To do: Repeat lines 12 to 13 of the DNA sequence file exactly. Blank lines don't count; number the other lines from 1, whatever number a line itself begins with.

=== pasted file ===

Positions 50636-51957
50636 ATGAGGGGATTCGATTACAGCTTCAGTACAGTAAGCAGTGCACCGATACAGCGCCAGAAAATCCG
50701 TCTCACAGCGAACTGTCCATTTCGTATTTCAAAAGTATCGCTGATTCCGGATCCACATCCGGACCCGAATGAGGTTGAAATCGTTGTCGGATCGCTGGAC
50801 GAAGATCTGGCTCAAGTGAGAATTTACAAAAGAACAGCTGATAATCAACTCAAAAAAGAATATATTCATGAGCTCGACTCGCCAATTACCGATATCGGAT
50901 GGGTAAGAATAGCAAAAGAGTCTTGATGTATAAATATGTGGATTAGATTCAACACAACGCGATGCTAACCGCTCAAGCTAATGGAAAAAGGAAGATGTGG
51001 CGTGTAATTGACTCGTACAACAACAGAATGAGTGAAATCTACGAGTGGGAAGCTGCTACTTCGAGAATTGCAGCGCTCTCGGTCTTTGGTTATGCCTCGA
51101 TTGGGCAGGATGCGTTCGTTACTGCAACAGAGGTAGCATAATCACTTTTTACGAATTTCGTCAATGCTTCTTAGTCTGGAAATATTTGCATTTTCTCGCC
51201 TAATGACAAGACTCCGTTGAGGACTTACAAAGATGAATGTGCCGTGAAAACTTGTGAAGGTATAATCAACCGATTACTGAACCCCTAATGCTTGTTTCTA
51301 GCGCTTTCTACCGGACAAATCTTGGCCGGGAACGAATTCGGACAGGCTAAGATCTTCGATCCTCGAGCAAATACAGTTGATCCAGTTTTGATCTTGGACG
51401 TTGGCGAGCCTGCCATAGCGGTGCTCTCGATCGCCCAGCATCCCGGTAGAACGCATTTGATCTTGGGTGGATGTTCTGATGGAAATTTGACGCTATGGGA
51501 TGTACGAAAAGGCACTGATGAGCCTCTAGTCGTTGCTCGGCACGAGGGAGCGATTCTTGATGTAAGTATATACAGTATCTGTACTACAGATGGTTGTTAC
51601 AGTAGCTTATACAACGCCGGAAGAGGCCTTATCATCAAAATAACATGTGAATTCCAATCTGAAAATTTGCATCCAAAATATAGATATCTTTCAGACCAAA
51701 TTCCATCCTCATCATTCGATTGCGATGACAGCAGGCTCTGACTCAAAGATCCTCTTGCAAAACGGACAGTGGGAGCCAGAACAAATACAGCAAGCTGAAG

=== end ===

51601 AGTAGCTTATACAACGCCGGAAGAGGCCTTATCATCAAAATAACATGTGAATTCCAATCTGAAAATTTGCATCCAAAATATAGATATCTTTCAGACCAAA
51701 TTCCATCCTCATCATTCGATTGCGATGACAGCAGGCTCTGACTCAAAGATCCTCTTGCAAAACGGACAGTGGGAGCCAGAACAAATACAGCAAGCTGAAG